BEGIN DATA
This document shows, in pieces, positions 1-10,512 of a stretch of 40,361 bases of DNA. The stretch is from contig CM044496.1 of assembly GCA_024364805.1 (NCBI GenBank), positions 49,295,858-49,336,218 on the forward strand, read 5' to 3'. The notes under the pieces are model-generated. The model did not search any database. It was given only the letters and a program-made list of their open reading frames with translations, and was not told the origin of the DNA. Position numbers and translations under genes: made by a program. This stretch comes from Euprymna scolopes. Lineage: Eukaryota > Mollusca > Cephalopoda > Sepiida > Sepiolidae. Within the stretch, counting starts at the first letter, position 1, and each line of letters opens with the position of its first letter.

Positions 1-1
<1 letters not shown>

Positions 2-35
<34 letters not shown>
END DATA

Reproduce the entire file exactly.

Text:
This document shows, in pieces, positions 1-10,512 of a stretch of 40,361 bases of DNA. The stretch is from contig CM044496.1 of assembly GCA_024364805.1 (NCBI GenBank), positions 49,295,858-49,336,218 on the forward strand, read 5' to 3'. The notes under the pieces are model-generated. The model did not search any database. It was given only the letters and a program-made list of their open reading frames with translations, and was not told the origin of the DNA. Position numbers and translations under genes: made by a program. This stretch comes from Euprymna scolopes. Lineage: Eukaryota > Mollusca > Cephalopoda > Sepiida > Sepiolidae. Within the stretch, counting starts at the first letter, position 1, and each line of letters opens with the position of its first letter.

Positions 1-1
<1 letters not shown>

Positions 2-35
<34 letters not shown>